“Great, thanks! Jelaqua, what’re we doing today? I’m ready to go adventuring!”
The [Spellslinger] bounced up and down. Jelaqua yawned.
“Eat something first, Ulinde! I’m tired. Seborn, what’s our plan?”
“We’re between jobs. Again. Because someone keeps going on dates rather than finding us work.”
The [Rogue] snapped. He was grumpy without his morning tea-and-rum. It came via Garuda [Waitress] along with food for the others.
This was not The Wandering Inn. It was simply expedient; easier to be in Pallass rather than having to use Erin’s door. And the inn was nice, even to Selphids. It was run by a Dullahan, who knew and respected Maughin and was familiar with Selphids from Baleros.
“Hey, I looked, Seborn. I didn’t see anything great. We’ll take a mission today. After breakfast. Uh—who wants my breakfast? I ate at Maughin’s.”
Seborn sighed. But Moore accepted Jelaqua’s portion and chowed down on his extra-large plate. Ulinde helped herself to breakfast—or tried to. She noticed Moore staring.
“Ulinde. Your jaw is…”
The Selphid’s jaw was only opening on her right side. Ulinde sighed.
“My jaw muscle’s all deteriorated. Jelaqua, do you know a fix?”
“Let me see. Damn, looks all torn up.”
The older Selphid got up to inspect Ulinde’s body. A bit of her real form reached out through the air and inspected the deteriorated skin. The Garuda [Waitress] shuddered as she brought over a drink.
Ulinde’s smile faded as she heard the word in the air. She didn’t see who it was. Seborn looked around, and Moore’s expression turned clouded.
But none of the Halfseekers said anything. They were used to it. Jelaqua affected not to hear. She slapped Ulinde on the back.
“I think we need a string fix. We can find a small bit, tie those two muscles together. It won’t last long, but I have a spool of thread in my room. We’ll do it after breakfast.”
The [Iron Tempest] winked at Ulinde. It was like having a teacher and big sister who was also your friend. Ulinde helped herself to breakfast—spicy chicken eggs. There was a breed of chickens raised on magical peppers who laid delicious eggs. Selphids loved spice; their taste buds deteriorated too fast in most bodies for the subtleties of taste.
Things had changed a lot for Ulinde. She had gone with Montressa to deliver justice and find people from Earth. Now—she was a member of the team she’d idolized. Isceil was…dead. The team was split up.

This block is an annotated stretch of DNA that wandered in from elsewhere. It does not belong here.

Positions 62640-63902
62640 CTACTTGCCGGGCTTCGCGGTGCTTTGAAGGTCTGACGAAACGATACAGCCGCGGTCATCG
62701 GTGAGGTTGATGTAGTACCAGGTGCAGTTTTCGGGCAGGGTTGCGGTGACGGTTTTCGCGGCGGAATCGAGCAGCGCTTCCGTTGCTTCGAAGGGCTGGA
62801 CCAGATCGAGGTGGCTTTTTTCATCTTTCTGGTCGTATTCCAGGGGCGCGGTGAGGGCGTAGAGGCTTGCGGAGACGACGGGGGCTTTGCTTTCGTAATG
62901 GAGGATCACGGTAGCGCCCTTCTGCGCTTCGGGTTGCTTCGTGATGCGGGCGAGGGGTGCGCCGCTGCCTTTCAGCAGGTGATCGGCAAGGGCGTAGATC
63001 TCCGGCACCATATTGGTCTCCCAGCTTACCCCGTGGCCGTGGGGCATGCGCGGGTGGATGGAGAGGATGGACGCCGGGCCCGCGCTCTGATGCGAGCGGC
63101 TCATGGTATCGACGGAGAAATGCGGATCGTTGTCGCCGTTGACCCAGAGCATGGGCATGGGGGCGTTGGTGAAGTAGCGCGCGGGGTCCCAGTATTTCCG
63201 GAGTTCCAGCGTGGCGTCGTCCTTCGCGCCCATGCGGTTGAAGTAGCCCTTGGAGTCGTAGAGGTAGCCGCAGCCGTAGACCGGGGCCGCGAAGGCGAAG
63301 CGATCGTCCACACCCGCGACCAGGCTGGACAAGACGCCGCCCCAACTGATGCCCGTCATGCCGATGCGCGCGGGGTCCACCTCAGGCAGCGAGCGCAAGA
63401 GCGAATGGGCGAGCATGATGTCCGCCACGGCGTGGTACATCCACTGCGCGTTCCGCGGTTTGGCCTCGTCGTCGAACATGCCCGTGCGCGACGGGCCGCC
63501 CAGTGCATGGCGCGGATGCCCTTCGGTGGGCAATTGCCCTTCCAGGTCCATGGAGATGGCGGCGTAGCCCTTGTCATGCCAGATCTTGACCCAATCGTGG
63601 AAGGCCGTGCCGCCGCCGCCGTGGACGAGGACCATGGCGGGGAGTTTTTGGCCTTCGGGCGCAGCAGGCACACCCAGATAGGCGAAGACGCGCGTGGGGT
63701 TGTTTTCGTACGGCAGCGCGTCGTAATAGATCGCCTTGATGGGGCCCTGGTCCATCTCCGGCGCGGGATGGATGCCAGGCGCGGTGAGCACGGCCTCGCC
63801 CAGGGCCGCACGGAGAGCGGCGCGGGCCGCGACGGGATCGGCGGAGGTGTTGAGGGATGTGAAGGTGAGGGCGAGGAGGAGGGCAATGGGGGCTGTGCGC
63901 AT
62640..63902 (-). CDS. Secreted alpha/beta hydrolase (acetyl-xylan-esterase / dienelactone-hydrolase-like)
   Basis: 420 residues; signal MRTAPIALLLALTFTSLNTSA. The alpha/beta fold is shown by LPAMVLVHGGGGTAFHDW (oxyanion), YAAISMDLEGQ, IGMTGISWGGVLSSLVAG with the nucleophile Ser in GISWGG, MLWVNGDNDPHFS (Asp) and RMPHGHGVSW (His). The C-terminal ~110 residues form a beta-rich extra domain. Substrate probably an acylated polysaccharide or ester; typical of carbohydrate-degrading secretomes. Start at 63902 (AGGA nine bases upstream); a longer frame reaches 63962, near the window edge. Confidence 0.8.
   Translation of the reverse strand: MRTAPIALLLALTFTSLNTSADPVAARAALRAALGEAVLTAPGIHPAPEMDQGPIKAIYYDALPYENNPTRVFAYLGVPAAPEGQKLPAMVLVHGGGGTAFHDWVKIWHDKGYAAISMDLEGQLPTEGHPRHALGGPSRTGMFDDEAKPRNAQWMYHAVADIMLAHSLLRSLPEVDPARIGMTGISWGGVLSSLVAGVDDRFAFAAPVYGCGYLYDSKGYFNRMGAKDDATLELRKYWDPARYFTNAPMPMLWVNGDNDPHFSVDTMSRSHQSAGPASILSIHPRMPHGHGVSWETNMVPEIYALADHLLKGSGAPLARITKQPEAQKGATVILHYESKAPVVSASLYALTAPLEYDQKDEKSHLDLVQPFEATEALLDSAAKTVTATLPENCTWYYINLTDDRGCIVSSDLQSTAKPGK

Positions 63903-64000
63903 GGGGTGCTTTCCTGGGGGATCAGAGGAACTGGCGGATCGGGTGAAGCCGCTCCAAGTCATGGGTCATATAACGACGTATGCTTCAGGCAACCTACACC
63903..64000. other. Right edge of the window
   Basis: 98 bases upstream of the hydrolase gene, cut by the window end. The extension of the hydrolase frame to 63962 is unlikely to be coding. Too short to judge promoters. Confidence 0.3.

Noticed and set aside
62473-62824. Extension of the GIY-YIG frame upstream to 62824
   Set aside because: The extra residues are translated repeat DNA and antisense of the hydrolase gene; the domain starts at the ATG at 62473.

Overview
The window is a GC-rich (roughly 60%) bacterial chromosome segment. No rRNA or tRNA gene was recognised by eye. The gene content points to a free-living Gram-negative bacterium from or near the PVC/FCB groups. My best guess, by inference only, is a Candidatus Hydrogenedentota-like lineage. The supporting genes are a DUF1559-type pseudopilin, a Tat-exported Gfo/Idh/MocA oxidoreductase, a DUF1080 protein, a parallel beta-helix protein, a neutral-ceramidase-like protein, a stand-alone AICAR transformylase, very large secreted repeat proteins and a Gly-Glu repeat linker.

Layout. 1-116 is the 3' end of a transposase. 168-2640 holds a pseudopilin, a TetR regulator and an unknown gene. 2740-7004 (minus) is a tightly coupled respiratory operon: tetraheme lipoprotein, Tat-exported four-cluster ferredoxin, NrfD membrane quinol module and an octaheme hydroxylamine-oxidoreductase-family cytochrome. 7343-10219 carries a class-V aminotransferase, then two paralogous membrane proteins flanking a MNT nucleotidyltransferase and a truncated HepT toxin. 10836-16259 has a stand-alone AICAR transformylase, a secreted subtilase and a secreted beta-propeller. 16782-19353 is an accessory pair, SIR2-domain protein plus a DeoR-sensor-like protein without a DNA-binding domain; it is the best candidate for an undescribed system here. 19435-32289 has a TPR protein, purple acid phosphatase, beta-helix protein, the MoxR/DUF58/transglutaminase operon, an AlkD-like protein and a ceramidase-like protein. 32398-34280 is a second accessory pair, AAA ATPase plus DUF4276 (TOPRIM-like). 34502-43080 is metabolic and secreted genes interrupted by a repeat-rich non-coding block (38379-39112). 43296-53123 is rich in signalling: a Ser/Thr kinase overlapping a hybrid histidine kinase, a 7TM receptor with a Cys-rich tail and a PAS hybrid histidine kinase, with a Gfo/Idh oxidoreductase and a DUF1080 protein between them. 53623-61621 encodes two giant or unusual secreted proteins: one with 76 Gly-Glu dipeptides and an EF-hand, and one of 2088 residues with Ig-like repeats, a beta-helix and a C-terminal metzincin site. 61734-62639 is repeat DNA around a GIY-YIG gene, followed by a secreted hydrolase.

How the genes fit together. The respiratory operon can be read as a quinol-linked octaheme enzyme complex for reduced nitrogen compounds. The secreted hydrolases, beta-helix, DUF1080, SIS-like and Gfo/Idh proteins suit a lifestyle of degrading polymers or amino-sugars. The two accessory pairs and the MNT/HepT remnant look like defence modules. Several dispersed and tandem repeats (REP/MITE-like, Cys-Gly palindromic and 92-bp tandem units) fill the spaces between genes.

Some things remained, though. Ulinde was still a member of Wistram, even if she was now a Halfseeker. She had loyalty to her academy, which was why she hadn’t told Jelaqua all about Montressa’s mission. She’d debated it, but Jelaqua didn’t need to know. The Minds on Baleros on the other hand? Well…wiser Selphids than her would make that choice in Wistram.
But today, as Jelaqua and Ulinde went upstairs and the Selphid used a tiny bit of string to connect the rotten muscle so she could move her jaw properly, her duties were brought up again. Ulinde sat up and raised a finger to her temple.
“Incoming [Message]. I—oh. Oh. Oh wow. Jelaqua! Big sis, you want to hear this.”
Jelaqua sat back on her haunches; she was wearing a Gnoll’s body.
“What’s up, Ulinde?”
The [Spellslinger] was trying to process the information being thrown at her. She gasped.
“It’s from the Minds. No—their agents!”
Jelaqua’s eyes sharpened. The Minds? They were the authority of Selphids. When they gave an order, any Selphid who was…a proper Selphid obeyed.
“What do they want with us?”
“I—oh wow. Jelaqua. They’ve got someone from Earth.”
The word had never been mentioned between Jelaqua and Ulinde. But the other Selphid wasn’t completely surprised to hear it. Jelaqua’s eyes narrowed.
“What did you just say?”
It took some explaining. And admitting about Wistram’s knowledge of Selphids. Jelaqua and Ulinde sat together in a single body.
A Raskghar’s; it was the most spacious. Since they were both adult Selphids, they could both occupy the body. They had to squeeze a bit to fit in this one, but it worked. And their conversation was inaudible, even to Gnoll ears. Selphid secrets were good secrets.
It was hard to imagine for non-Selphids how they spoke. Or interacted. There were…parallels.
“Jelaqua, I’m sorry I didn’t tell you! But I had to be loyal to the academy!”
Ulinde whined. She shied back from Jelaqua, down the spinal column. The other Selphid pursued, although her body and Ulinde’s were meeting across the stomach, spine, down the left hand—she reached out and smacked Ulinde. Well, the Selphid equivalent.
“You idiot! So that’s why you were all there! I should’ve known! You should have told us.”
“But Jelaqua…wait, how did you know?”
“We knew about Earth! Or rather…Seborn did. Moore picked up some stuff with Mrsha. We have ears. And Erin’s not exactly a secret person. But tell us everything.”
Ulinde did. Jelaqua contracted on herself in shock.
“No way. Another planet? We thought it was another dimension! A gateway. Erin and the others?”
“That’s right. The Minds must not know, though. Jelaqua, I have orders from an ‘Idis’ to get us in touch with Joseph.”
“That kid with the soccer ball? Why?”
“They know he’s from Earth.”
Jelaqua went still. She was thinking hard.
“…So they have no idea about Erin?”
“None. Should I tell them—?”
Jelaqua’s voice echoed throughout the body. Ulinde flinched. She didn’t ‘see’ Jelaqua; Selphids didn’t see without eyes. But she had senses beyond that of a body. And Jelaqua undulated darkly.